§ 2000e-2(e) (2) is a specific provision which complements § 2000e-1. § 2000e-2(e) (2) contains a statutory definition of a religious educational institution. In contrast, § 2000e-1 contains no statutory definition of a religious corporation. See I Larson, Employment Discrimination, § 5.60.

The residents of the Home attended public schools until Charterhouse, an in-house private school, was established in 1979.

[4] This simple and self-evident fact is the basis for much of this Court's confusion with the Fourth Circuit's direction on remand. In directing this Court to determine whether the Home was secular or sectarian, the Fourth Circuit appeared to do so on the basis of plaintiff's assertions of State action. See n. 1.

[5] In Manning v. Greensville Memorial Hospital, 470 F. Supp. 662 (E.D.Va.1979), Judge Merhige notes that in several cases finding State action on the basis of the receipt of Hill-Burton funds, the Fourth Circuit has failed to follow Burton's suggested procedure of "sifting facts and weighing circumstances" and also has failed to confront the effect of Moose Lodge and Jackson on these decisions. Id. at 667-68. The Fourth Circuit's most recent decision on State action likewise avoids analysis and significant application of Supreme Court precedent. Swann v. Gastonia Housing Authority, 675 F.2d 1342 (4th Cir. 1982). The Fourth Circuit's refusal in these cases to recognize Moose Lodge and Jackson leaves a trial judge in a quandary.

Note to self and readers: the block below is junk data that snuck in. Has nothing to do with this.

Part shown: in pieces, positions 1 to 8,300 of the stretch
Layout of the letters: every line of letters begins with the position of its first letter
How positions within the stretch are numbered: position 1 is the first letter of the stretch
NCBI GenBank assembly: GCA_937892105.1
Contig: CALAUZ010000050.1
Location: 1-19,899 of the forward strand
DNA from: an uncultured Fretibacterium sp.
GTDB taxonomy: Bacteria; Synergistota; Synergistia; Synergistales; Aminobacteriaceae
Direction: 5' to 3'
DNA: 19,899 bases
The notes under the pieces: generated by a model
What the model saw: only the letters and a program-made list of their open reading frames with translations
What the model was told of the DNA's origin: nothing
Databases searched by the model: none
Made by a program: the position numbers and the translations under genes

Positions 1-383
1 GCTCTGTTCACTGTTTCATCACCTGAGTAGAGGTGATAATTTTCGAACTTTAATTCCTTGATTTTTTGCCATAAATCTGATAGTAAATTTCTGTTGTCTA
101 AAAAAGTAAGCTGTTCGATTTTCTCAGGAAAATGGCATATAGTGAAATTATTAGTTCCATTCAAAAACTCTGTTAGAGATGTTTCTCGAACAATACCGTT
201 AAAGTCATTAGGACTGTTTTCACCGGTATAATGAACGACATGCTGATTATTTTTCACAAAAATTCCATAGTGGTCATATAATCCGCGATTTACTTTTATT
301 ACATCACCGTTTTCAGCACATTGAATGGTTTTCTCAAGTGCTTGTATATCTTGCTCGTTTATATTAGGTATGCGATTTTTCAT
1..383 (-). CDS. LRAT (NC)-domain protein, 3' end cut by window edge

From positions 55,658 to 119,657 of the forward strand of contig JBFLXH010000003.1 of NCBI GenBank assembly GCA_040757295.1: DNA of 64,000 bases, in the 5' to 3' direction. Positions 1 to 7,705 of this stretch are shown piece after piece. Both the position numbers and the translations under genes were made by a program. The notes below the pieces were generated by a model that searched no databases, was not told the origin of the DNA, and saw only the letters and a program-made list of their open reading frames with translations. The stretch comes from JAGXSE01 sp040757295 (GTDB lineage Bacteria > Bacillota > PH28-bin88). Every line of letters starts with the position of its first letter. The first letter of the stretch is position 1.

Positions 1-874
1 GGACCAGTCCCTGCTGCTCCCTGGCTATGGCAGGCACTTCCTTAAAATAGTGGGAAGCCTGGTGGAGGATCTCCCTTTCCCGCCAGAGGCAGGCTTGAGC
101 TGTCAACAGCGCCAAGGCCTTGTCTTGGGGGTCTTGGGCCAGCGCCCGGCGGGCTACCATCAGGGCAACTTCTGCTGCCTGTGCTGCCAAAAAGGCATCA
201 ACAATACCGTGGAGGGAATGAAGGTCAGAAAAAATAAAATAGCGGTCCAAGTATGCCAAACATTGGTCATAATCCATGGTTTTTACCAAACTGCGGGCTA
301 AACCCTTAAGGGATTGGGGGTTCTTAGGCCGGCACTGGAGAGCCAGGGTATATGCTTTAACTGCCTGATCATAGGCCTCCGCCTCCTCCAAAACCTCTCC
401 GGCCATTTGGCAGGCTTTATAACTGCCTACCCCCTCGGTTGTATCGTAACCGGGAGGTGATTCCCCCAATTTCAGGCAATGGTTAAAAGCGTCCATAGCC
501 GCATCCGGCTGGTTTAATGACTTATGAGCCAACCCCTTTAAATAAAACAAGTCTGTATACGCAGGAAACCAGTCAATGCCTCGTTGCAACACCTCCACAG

[6] In Burton, the Court stated that while every leasing agreement with the State does not make the lessee a State actor,

when a State leases public property in the manner and for the purposes shown ... here, the proscriptions of the Fourteenth Amendment must be complied with. 365 U.S. at 726, 81 S. Ct. at 862.

In Jackson, the Court noted that the actual holding in Burton was limited to lessees of public property. The Court found no symbiotic relationship, stating first that "Metropolitan is a privately owned corporation, and it does not lease its facilities from the State of Pennsylvania." 419 U.S. at 358, 95 S. Ct. at 457.

[7] The Fourth Circuit itself noted in Doe v. Charleston Area Medical Center, Inc., 529 F.2d 638, 642 n. 8 (4th Cir. 1976), that the Second, Fifth, Sixth, Seventh and Ninth Circuits disagree with the Fourth Circuit's holdings on the effect of Hill-Burton funds.

[8] In Gastonia the Fourth Circuit mentioned the payment of rent by the State to the landlord of a poor tenant as a factor to be considered in determining the existence of State action. No authority was given for this dictum nor was the Fourth Circuit's recent Trageser compensation-for-services factor distinguished. In any event, in Gastonia State action was found in the clear nexus between the State and the eviction process.